May 6, 2020

Can’t get outdoors during shelter-in-place? Bring the wildlife to your backyard


If you can’t venture out to see wildlife right now due to shelter-in-place, there are ways to bring the wildlife to you.

With a few key components – food, water, the right plants and protection – you can create a wildlife refuge right out your window. Within a week or two, depending on where you live, you’ll be able can attract hummingbirds, migratory and resident songbirds, and little furry guys from squirrels to bunnies and the occasional surprise that will have you scurrying for a camera.

In the Bay Area, the numbers and diversity of wildlife is far higher than many might imagine without wildlife cams to capture them — or to stay at home and make the surprise sightings. In San Francisco, the number of raccoons can be off the charts, for instance; at Lake Merced one evening, I once saw a gaze of 20 near the old boathouse.

To start, here’s a list of the most common prospects in the Bay Area region, and the plants and features that will entice them to your backyard. Stay with it and you’ll create new loyal friends that will return for years.

Backyard wildlife

This is what you’re hoping to see (there are more possibilities, of course):

Furry guys: Gray squirrel, Douglas squirrel, ground squirrel, chipmunk, chickaree, bush bunny, jackrabbit, raccoon, opossum, skunk and black-tailed deer.

Predators: Gray fox, coyote, bobcat, mountain lion and bear.

Hummingbirds: Anna’s, Rufous, Allen’s are the most common.

Birds/hanging feeders: House finches, purple finches, black-headed grosbeaks, warblers, vireos, orioles, oak titmouse, mockingbird, stellar and scrub jays.

Birds/ground-feeders: Dark-eyed juncos, sparrows, towhees, nuthatch, the occasional groups of mourning doves, pigeon and quail, blackbirds and dove, raven and jays; worm-eaters: robins.

Hanging cage feeders: Woodpeckers, flickers, nuthatches.

Food

On the menu: Cracked corn, peanuts and chips, black oil sunflower seeds and chips, uncooked oatmeal, sunflower chips, millet, milo, safflower.

Large species: It is illegal to intentionally feed deer, of course, or allow hunting where you are feeding birds (and the associate wildlife that can be drawn in). If you live near greenbelt, you can cast out cracked corn and bring in quail, wild turkeys and the occasional raccoon, skunk and deer, and the predators that hunt them. To keep wild turkeys from taking over your yard, set up a motion-activated sprinkler. If you have small pets, they could be put at risk from the arrival of predators, and using cracked corn is not advised.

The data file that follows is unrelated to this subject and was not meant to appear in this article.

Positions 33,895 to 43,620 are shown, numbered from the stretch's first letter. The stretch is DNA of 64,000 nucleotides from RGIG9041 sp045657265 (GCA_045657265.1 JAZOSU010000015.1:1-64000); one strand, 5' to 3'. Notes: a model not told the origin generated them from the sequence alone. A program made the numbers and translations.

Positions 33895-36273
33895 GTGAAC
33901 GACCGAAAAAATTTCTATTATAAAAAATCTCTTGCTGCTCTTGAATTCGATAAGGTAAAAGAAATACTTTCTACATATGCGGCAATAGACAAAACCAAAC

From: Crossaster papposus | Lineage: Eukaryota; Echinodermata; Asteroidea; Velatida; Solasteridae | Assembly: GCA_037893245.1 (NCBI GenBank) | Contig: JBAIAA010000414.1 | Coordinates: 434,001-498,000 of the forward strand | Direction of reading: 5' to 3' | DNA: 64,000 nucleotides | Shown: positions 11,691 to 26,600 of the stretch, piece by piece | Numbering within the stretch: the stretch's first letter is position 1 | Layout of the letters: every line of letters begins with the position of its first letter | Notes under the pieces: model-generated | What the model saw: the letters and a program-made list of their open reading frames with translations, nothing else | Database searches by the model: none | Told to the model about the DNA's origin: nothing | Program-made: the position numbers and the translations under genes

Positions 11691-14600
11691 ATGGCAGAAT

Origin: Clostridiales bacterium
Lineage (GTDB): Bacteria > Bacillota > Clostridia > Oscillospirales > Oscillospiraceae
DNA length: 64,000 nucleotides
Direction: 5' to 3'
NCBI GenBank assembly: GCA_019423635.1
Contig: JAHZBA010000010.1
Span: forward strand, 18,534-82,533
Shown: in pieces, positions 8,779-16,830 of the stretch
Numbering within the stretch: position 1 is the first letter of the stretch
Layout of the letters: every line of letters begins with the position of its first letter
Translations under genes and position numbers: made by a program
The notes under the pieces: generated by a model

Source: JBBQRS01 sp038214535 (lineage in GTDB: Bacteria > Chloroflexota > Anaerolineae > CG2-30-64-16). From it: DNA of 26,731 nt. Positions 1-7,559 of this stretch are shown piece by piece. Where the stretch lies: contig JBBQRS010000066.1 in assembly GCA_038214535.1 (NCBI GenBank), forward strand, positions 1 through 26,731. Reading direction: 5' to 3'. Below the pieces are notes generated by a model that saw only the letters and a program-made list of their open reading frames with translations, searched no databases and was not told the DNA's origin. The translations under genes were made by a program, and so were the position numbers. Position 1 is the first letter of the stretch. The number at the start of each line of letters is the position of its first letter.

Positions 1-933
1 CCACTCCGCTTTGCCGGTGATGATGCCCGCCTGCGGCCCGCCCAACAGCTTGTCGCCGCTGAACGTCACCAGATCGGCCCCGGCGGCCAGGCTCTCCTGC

Small species: Small ground feeders like squirrels and many others, love peanuts, both whole and in small pieces, and also black oil sunflower seeds and chips, and uncooked oatmeal.

Hummingbirds: The fastest way to get action out your window is adding a hummingbird feeder (we have six around our house). Make your own food by mixing sugar in water at a ratio of roughly 3.5-to 4-to-1 mix. The hummers usually find it within a week and keep coming back, often the same date, for years on their migratory routes.

Hanging-feeder birds: The best blends are made up of black oil sunflower seeds, sunflower chips and pieces of peanuts. The commercial blends also add millet and milo as filler (though perching birds do not eat millet or milo). When it gets knocked off the feeder, you’ll also be providing for the ground-feeders. To attract large numbers of gold finch, use Nyger seed in a cage feeder made for it.

Ground-feeding birds: Uncooked oatmeal can be the preferred entreaty. Millet is the small white seed common in commercial blends and it attracts many ground feeders. Milo is the reddish-brown seed that most birds don’t relish, yet it can draw in blackbirds and dove. The elongated white seed is called safflower and chickadees in the coastal areas and Santa Cruz Mountains seem to love it.

Water

Put out a big water bowl and keep it full for the furry guys. We keep our wildlife cam directly adjacent to the water bowl, and on warm summer nights, it can be quite the wildlife parade. Add a water dish for the birds to tip their beaks, and a pedestal-pool birdbath for them to clean up. For birds, make sure the water is out of range of predators.

Birdhouses

As with people, the key with a birdhouse is location. What usually works best is to hang it from a tree limb, with a side cord to stabilize it, in a location that is sheltered from direct sun, wind and not accessible to predators. Last year we had two warbling vireos hatch a successful nest, a great show that lasted a month, from nest building to fledging.

The ultimate habitat

To keep them coming back for years, you can add plants to your yard that will bring in birds, butterflies and bees/pollinators. Books have been written about this. My wife turned our property into a designated wildlife area with this primary strategy: Hummingbirds: Plant Monarda beebalms; songbirds: establish blooming plants that leave seeds (echinacea is a good example); butterflies: attracted to dianthus; Monarchs want perennial milkweeds; pollinators: honey bees are drawn to clover.

Tom Stienstra is The Chronicle’s outdoor writer. Email: tstienstra@sfchronicle.com. Twitter: @StienstraTom.





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